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Fresh out of college, Minnesota farmer Lily Bergman is ready to hit the fields

At age 22, Lily Bergman has been farming half of her life with her father, James Bergman. Agweek will catch up with her periodically during the growing season.

A woman wearing a pink and white shirt and overalls stands next to a green tractor with tracks.
Lily Bergman, Oslo, Minnesota, will be farming full-time with her father, James Bergman, this year.
Trevor Peterson / Agweek
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Editor's note: Ann Bailey will be checking up with Lily Bergman throughout the growing season as part of our Follow a Farmer series.

OSLO, Minn. — Lily Bergman has graduated from farming part time while earning a bachelor’s degree in agriculture engineering to farming full-time and working part-time as an agricultural engineer.

At age 22, Bergman already has been farming half of her life with her father, James Bergman. Dad and daughter have separate farming operations but work together to raise and harvest their collective crops.

A woman wearing a green graduation gown and cap and brown shoes holds her diploma from North Dakota State University.
Lily Bergman graduated from North Dakota State University on Saturday, May 14, 2022, with a degree in agricultural engineering.
Contributed

The younger Bergman started helping on her parents' farm southeast of Oslo when she was in early elementary school, and by age 11 was farming with her dad during the summer.

This year is the first year Bergman won’t have to work farming around her school schedule. During her middle school and high school years, she sandwiched farming between her classes and extracurricular activities, and while she earned her degree at North Dakota State University in Fargo she came home on weekends to help harvest the crops.

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Bergman made the 105-mile drive home from Fargo to the family farm each Friday after her last class of the day to help finish up the day’s farm work and rose early on Saturday morning to go back to work on the harvest, often staying in the field until late at night.

Now, Bergman is ready to focus on farming and looking forward to planting the 600 acres she is renting from area landowners. This year, Bergman, like many farmers, is getting a late start because moisture — first late-winter snows and then early-spring rains — have made fields too wet to plant.

“We’re a ways away on our driest ground, and we have a lot of ground that’s still under water,” Bergman said on May 16. The fields under water were inundated when the Red River, which has a channel through Oslo, spilled over its banks and spread out over thousands of acres a few miles east and west of the city.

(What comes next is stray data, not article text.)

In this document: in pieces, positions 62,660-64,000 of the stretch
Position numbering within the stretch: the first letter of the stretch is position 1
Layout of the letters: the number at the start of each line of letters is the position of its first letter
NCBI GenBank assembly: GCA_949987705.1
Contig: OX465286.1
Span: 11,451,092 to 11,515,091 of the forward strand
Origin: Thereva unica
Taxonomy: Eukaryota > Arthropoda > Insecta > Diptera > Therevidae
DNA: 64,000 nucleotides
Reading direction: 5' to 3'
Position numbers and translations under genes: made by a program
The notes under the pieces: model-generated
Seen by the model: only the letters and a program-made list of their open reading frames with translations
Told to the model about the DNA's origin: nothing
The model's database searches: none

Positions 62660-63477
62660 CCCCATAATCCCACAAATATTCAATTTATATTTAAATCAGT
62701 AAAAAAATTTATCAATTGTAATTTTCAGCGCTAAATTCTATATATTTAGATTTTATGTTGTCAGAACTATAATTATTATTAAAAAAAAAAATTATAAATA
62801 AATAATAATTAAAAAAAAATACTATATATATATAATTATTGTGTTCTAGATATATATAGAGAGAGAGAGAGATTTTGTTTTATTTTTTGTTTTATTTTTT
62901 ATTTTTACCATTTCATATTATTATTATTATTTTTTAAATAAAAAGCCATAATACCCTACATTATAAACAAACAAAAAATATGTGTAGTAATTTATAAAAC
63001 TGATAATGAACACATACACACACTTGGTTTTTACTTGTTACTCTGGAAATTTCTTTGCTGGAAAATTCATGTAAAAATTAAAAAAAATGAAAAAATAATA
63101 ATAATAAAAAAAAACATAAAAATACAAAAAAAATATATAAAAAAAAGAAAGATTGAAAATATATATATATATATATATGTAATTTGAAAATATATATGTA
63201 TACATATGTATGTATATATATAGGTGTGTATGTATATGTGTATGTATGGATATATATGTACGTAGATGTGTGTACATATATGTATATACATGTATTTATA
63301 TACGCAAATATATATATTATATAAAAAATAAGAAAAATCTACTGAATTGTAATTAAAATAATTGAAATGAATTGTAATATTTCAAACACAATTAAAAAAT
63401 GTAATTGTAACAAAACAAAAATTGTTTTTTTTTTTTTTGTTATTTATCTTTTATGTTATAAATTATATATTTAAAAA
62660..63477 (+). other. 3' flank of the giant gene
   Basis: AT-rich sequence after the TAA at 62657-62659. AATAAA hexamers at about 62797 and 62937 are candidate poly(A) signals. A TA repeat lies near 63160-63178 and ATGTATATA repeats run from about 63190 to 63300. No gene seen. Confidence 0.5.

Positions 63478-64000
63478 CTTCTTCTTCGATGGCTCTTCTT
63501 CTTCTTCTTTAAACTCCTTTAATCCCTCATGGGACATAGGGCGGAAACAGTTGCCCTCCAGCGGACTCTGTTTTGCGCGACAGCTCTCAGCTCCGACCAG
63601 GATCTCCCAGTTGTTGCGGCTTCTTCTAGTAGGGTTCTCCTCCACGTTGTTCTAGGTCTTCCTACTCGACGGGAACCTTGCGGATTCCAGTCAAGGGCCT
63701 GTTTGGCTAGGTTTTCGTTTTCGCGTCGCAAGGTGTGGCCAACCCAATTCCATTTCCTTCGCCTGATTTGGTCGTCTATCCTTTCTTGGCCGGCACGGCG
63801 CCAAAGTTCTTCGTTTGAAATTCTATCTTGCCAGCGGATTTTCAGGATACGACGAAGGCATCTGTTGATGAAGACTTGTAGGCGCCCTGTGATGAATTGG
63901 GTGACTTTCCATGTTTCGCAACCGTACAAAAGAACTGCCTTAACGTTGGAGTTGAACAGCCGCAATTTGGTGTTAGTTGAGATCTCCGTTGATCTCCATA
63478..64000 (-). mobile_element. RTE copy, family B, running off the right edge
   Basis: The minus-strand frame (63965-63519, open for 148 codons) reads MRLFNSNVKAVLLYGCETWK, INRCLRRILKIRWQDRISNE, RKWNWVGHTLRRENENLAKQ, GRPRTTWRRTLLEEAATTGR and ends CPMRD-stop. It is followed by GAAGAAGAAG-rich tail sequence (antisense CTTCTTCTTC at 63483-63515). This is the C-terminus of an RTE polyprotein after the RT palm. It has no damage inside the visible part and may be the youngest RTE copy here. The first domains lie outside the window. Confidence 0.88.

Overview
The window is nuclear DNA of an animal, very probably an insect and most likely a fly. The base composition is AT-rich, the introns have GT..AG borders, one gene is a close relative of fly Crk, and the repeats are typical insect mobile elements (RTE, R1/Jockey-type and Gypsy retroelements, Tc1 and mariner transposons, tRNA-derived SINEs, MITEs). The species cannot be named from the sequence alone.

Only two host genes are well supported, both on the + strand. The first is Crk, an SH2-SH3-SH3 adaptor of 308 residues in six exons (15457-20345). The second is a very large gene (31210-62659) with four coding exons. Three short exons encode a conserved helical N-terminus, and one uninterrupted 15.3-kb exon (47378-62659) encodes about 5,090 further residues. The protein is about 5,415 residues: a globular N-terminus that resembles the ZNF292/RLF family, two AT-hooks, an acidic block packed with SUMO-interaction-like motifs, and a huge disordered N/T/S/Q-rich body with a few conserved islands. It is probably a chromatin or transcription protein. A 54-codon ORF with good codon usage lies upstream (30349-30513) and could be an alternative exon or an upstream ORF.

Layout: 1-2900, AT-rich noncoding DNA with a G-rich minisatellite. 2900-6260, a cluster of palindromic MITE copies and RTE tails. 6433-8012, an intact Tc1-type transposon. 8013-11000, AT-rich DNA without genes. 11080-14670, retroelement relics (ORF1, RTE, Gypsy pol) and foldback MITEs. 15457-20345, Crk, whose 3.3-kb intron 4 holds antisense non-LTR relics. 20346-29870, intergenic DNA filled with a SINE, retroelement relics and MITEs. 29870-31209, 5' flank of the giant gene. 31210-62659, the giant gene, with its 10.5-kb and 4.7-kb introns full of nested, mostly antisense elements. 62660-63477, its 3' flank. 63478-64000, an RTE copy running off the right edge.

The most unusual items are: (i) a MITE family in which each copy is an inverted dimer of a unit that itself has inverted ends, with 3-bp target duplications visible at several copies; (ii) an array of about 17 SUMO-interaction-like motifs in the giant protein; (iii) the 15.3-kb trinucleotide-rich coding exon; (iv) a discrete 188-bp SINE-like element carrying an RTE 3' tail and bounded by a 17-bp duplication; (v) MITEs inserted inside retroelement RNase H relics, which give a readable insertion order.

When the ground is ready, Bergman will plant sugarbeets, pinto beans, soybeans and wheat, which are typically in her and her dad’s crops rotation.

“We’re a little heavy on the wheat acres this year, just because of the way commodity prices are sitting, a little less on the beans,” Bergman said.

The late spring is frustrating because she knows that there’s potential for yields to decline when planting is delayed.

A woman dressed in a pink shirt and denim overalls greases the bearings on a green planter.
Lily Bergman is readying equipment while she's waiting for spring planting to begin on her parent's farm near Oslo, Minnesota.
Trevor Peterson / Agweek

However, Bergman has had a lot of experience farming during other years when adverse weather conditions have caused production problems, and she knows she has no control over it.

“We’ve had a lot of years when we weren’t in the field until the end of May and still came out with a good crop, so we just have to try and stay hopeful and know things can still turn around.

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“But yeah, we’re getting pretty antsy now,” Bergman said, with a wry smile.

During the previous five years, when she was farming 400 rented acres, Bergman’s fields also alternately have been too saturated in the fall to harvest, drowned out in the summer and suffered yields losses from drought.

 A woman wearing a red and white flannel shirt and overalls stands by a green combine.
Lily Bergman, 22, has been driving farm machinery for more than half of her life and is comfortable operating equipment like this combine she drove during the 2020 pinto bean harvest.
Ann Bailey / Agweek

In 2021, the pinto beans were hit especially hard by the dry conditions and had “considerable” yield loss, Bergman said.

While she and her dad are waiting to plant, they are checking over equipment and trouble-shooting to head off potential mechanical problems. On May 16, Bergman was greasing the 48 zerks on the Bergmans’ 24-row planter and checking the boxes to make sure they were in good condition.

“Trying to get everything fine-tuned so when it is time to go, we’re not breaking down and everything is working like a well-oiled machine,” Bergman said.

As she works and waits to get back in the tractor pulling the planter, Bergman is looking forward to many growing seasons to come.

“I hope to be farming, always. I like the variety of work and being outside, running your own operation,” she said.

Related Topics: AGRICULTURECROPSAGRICULTURE EDUCATIONSUGARBEETSAGWEEKTV
Ann is a journalism veteran with nearly 40 years of reporting and editing experiences on a variety of topics including agriculture and business. Story ideas or questions can be sent to Ann by email at: abailey@agweek.com or phone at: 218-779-8093.
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